For the most part, this is an undemanding rural walk, on the southern side of the River South Esk at Brechin. The route also takes in the old part of the town (some would say, city!), which has a long history, rooted in the Mediaeval cathedral where the walk starts and ends.
Duration: 2.75 hours.
Duration: 3.5 hours.
Transport/Parking: There are frequent Stagecoach bus services to Brechin. Check timetables. Church Street car-park is near to the walk start/end point.
Length: 8.650 km / 5.41 mi
Height Gain: 163 meter.
Height Loss: 163 meter.
Max Height: 129 meter.
Min Height: 21 meter.
Surface: Moderate. Outwith the town there are large sections on good paths and tracks. Between Waypoint 3 and 5 there is a 1.4 km section along the B9134 road, the last 400 m on the road itself.
Child Friendly: Yes, if children are used to walks of this distance and overall ascent.
Dog Friendly: Yes, but keep dogs on lead on public roads.
Refreshments: Options in Brechin. We can recommend the The Auld Bakehouse on the High Street.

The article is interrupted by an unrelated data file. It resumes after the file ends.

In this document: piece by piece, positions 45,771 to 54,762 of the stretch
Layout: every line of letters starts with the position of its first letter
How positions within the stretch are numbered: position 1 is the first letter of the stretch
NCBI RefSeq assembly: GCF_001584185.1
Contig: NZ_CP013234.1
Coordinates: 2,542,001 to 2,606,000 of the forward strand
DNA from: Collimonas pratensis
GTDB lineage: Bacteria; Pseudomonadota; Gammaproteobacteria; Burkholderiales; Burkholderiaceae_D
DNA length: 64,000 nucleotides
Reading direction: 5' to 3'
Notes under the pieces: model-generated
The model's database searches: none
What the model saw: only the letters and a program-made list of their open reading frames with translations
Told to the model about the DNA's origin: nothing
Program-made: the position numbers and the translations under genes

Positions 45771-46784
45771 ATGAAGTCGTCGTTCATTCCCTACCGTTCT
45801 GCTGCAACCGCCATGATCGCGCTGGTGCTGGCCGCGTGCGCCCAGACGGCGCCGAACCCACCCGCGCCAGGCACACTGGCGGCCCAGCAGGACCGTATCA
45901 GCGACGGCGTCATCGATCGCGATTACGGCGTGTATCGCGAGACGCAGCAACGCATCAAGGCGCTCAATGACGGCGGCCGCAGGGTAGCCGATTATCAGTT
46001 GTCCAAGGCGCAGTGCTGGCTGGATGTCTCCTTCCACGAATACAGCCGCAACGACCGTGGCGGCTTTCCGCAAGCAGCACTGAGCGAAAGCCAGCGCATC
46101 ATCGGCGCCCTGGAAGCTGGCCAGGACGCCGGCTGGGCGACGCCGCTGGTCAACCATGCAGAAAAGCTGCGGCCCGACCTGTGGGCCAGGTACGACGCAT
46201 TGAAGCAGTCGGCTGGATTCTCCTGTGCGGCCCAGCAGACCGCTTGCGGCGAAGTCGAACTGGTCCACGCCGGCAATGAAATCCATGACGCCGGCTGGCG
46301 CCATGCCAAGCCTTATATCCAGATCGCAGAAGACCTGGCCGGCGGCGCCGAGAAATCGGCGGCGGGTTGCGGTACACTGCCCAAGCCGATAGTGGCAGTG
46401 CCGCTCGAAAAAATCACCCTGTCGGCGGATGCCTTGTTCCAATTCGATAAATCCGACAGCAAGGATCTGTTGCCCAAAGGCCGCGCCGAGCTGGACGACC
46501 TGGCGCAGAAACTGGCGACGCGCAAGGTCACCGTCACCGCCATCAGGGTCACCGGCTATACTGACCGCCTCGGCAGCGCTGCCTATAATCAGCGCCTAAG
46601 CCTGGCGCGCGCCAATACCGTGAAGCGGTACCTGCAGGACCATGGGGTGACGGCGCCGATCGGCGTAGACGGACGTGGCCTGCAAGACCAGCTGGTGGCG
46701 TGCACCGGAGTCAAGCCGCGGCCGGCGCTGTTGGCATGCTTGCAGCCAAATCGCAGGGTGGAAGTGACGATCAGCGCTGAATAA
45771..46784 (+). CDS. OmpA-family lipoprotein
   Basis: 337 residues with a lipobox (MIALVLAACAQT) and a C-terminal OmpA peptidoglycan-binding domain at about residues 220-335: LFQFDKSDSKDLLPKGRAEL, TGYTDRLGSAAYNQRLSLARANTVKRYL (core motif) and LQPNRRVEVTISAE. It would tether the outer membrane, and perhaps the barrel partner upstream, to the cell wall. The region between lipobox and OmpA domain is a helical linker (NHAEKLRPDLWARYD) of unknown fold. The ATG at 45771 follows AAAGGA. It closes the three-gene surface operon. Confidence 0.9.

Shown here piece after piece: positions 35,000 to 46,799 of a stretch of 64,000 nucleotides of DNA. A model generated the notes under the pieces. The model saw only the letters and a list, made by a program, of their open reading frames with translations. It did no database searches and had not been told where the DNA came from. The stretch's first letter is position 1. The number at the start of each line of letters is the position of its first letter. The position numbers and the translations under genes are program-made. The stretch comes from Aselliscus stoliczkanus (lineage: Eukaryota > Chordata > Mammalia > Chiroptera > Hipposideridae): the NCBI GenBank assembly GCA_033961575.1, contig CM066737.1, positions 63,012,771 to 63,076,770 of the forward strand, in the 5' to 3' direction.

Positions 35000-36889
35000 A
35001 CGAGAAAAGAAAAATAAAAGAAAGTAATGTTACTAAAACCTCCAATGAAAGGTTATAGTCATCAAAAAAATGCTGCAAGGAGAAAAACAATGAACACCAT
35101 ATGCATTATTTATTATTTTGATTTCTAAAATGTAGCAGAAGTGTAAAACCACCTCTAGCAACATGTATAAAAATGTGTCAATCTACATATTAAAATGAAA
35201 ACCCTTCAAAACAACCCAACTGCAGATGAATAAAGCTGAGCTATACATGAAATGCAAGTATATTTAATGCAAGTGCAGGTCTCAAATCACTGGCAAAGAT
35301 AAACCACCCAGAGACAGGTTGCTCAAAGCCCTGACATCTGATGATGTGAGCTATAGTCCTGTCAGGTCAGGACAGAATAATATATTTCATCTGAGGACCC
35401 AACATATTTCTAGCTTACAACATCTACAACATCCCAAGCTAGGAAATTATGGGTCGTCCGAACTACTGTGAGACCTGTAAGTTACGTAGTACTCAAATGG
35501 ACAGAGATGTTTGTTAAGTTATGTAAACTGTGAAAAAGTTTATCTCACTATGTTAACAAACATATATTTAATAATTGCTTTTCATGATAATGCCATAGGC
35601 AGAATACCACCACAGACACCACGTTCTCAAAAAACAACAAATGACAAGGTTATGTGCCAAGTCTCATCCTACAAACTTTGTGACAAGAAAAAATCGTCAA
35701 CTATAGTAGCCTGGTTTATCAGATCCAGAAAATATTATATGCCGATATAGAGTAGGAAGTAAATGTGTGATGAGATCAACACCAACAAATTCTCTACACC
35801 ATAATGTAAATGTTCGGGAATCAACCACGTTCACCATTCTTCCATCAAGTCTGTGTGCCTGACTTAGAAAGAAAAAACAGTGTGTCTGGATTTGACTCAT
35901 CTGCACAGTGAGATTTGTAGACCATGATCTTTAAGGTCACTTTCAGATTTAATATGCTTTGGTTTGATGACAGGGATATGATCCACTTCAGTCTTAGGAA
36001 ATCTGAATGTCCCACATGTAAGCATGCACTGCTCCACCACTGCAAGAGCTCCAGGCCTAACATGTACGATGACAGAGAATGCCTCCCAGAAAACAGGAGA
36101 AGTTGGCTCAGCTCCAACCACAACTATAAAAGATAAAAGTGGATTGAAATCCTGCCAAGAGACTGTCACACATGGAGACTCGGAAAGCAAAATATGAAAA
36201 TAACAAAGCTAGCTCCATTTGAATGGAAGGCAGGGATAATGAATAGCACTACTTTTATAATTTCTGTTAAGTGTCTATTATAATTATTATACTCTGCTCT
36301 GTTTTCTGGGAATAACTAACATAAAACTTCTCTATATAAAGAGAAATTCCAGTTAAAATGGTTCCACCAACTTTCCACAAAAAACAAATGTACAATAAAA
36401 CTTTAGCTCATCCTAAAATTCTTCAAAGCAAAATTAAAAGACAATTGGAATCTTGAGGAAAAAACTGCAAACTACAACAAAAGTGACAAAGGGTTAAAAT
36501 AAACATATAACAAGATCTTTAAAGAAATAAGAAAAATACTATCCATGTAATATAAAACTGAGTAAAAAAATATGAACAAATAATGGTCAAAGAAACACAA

This is a pleasant walk from the Cathedral at the centre of Brechin into the countryside on the southern side of the River South Esk where the way-marked route links a number of paths and minor roads around the slopes of Burghill, passing through farmland and mature woodland. At its highest points the route provides far-reaching views over Brechin and the hills to the North, with glimpses, too, of the Montrose Basin to the East. The walk takes in two important bridges over the South Esk: early on the route, the elegant Stannochy Bridge, completed in 1826, which, at 100 ft, has one of the largest masonry spans in Scotland; and, on returning to the town, Brechin Bridge, one of the oldest in Scotland, with the south arch dating back to the mid 15th C. Although there were ups and downs in its fortunes during Mediaeval times, Brechin held huge importance as the pre-Reformation ecclesiastical centre for Angus and the Mearns. In later centuries, the textile industry was to dominate the town’s economy, alongside brewing and distilling, assisted by the arrival of the Caledonian railway. Nowadays, with an attractive town centre for residents and visitors, Brechin functions as a residential, employment, commercial and service centre for north Angus, with good links to Aberdeen and Dundee. Before or after the walk, we recommend that you explore the fascinating environs of the Cathedral, dating back to the Middle Ages. Thanks to the “Undiscovered Scotland” website for the following information: “…At the heart of Brechin is the Cathedral itself. The warren of old streets to the north and east form a highly attractive “Old Town” and is well worth exploring … It seems likely that Christianity arrived in Brechin with St Dubhoc or Duthoc some time around 600 AD. By the late 800s a religious order known as the Céli Dé (or Culdees) had set up a church in Brechin, possibly on the site of an earlier Pictish establishment. This first enters recorded history in 972 when King Kenneth II endowed lands and property to the religious community here. Brechin Cathedral’s highly unusual round tower was built in about 1100, but the rest of the building only took on recognisable form in the first half of the 1200s …”. There are a number of short walking routes around and about Brechin. See: https://tinyurl.com/yxdkvxzm